Choosing a different database
The third option requires more changes. Information and business logic that has been built up within SQL Server 2005 can be replicated to the new database, but this requires much more thinking around use of ETL (Extract-Transform-Load) and planning for the migration.
There are plenty of relational database platforms available that can be used to replace SQL Server 2005. The decision to switch over to a new platform does carry more potential risk compared to sticking with the same vendor – however, this can be mitigated through the right business continuity planning approach.
Whichever solution a business decides on, the role of planning will be essential to make migration smooth and efficient.
If possible, it is best to consider a ‘side-by-side’ implementation where the new SQL Server or database platform can run in parallel with the existing SQL Server solution.
This has two benefits. Firstly, the implementation can be tested to show that the new set-up is able to provide all the functionality and support that the business is used to from its current service. Secondly, and more importantly, the user can return back to the previous implementation in the event of something going wrong or any unforeseen challenges coming up.
The main component of any migration will be how to get the data out of the existing database and into the new server instance. ETL can help ensure this is achieved more easily, particularly if the set-up is going to be changed at all around how the data is going to be managed over time.
At the same time, the applications themselves can be important to the business, so securing a window for the application to be down can be very different.
One approach that can save time here is to use replication. This can move data from the current production system over to the new database server without requiring that production server to be taken down. This cuts the window of downtime involved in any migration.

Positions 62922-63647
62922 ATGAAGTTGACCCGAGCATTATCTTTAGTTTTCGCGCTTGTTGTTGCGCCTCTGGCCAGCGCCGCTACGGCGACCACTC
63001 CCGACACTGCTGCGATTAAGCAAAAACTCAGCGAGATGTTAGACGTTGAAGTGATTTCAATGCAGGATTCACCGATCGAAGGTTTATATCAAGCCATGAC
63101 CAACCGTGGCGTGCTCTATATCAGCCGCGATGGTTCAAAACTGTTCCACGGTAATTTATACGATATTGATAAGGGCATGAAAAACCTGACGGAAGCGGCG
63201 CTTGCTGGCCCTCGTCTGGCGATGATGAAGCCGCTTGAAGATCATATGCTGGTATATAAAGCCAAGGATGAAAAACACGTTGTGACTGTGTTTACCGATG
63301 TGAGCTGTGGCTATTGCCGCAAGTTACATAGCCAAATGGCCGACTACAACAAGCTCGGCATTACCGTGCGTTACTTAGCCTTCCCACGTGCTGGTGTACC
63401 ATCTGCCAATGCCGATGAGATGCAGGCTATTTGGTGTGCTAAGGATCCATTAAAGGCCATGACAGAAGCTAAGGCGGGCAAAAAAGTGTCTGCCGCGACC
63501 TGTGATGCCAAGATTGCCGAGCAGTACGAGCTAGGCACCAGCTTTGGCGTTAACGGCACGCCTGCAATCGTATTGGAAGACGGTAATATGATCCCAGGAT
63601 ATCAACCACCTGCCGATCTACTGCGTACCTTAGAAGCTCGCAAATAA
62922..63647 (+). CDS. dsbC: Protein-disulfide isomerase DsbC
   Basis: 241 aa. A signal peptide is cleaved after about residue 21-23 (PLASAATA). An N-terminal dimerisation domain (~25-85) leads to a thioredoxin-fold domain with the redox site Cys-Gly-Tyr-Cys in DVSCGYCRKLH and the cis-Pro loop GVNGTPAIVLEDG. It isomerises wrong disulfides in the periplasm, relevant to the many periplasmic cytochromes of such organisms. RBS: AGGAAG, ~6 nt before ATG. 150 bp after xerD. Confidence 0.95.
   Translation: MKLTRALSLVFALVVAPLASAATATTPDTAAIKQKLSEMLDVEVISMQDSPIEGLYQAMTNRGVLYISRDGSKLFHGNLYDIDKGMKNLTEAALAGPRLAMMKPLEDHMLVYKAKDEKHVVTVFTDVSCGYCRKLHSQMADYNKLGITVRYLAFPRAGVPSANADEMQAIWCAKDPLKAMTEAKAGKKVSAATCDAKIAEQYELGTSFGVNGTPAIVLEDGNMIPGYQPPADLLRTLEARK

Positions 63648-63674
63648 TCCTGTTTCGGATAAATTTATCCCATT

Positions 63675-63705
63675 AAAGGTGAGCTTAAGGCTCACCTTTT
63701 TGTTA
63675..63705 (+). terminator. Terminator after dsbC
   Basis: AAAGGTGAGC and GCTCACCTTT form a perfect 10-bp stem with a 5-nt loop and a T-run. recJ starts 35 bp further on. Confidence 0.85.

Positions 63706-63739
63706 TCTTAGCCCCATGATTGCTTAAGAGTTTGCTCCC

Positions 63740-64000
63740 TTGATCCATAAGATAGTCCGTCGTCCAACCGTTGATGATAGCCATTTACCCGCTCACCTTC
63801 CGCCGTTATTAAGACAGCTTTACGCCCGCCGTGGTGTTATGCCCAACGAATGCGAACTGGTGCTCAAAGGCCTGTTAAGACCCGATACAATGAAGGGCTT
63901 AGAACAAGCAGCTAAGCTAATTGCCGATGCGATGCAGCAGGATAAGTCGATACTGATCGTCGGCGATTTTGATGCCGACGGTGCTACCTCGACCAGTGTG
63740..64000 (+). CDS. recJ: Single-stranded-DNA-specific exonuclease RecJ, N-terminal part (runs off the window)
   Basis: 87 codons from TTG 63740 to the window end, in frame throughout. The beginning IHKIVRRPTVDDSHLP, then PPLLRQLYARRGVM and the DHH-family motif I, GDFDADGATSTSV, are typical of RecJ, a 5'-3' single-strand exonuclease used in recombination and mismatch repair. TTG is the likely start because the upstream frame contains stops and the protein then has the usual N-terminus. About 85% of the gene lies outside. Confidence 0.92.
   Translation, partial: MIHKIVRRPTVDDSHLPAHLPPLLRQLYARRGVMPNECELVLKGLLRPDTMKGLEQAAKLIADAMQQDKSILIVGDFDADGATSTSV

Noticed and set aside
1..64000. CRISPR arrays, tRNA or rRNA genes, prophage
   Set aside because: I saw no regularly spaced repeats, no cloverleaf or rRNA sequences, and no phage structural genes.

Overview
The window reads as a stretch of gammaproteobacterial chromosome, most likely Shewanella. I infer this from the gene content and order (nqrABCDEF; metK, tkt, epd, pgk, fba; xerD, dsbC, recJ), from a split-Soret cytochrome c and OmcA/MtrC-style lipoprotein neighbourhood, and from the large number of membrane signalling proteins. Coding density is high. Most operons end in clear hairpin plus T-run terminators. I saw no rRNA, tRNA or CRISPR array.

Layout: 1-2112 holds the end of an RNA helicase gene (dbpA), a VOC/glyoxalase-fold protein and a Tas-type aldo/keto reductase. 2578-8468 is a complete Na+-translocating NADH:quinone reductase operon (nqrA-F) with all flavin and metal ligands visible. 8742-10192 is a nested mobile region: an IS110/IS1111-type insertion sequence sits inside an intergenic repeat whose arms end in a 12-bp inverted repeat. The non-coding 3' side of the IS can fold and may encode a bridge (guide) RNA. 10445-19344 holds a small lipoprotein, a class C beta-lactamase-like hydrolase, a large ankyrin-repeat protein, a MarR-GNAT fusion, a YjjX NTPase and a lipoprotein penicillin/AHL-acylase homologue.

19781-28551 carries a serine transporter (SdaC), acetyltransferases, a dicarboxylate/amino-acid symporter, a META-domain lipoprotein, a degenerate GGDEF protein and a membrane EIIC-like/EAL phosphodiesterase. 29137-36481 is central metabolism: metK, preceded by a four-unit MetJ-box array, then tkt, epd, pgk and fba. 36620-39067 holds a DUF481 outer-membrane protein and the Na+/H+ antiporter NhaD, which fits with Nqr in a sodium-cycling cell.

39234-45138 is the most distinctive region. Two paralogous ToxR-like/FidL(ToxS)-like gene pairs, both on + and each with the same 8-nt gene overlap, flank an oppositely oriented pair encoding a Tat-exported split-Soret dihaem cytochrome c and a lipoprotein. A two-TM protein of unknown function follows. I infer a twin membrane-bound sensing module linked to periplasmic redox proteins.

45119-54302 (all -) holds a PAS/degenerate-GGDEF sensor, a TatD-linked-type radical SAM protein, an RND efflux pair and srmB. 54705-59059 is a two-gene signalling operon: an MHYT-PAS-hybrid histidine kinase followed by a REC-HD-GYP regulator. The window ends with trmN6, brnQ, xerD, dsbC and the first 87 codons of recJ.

Don’t delay the inevitable
For around two thirds of IT projects, it is this risk of downtime that prevents implementations from going ahead on time. After all, if nothing is changed, nothing can go wrong.
However, this mindset is damaging and ultimately slows down the process with no benefit to the business. Lack of time, lack of skills or fears about downtime can slow down or stop successful migrations from being carried out even when there are bulletproof business continuity plans in place. For IT professionals, this can be immensely frustrating and lead to further costs for extended support and overtime.
For SQL Server 2005 migrations, there are lessons that can be learnt from previous large-scale migrations – like the end of Windows XP and Windows Server 2003.
The most important thing to bear in mind is that downtime can be reduced considerably through the right planning. In the end, the biggest fear around migration can be fear itself.
Sourced from Mads Toubro, VP EMEA, Vision Solutions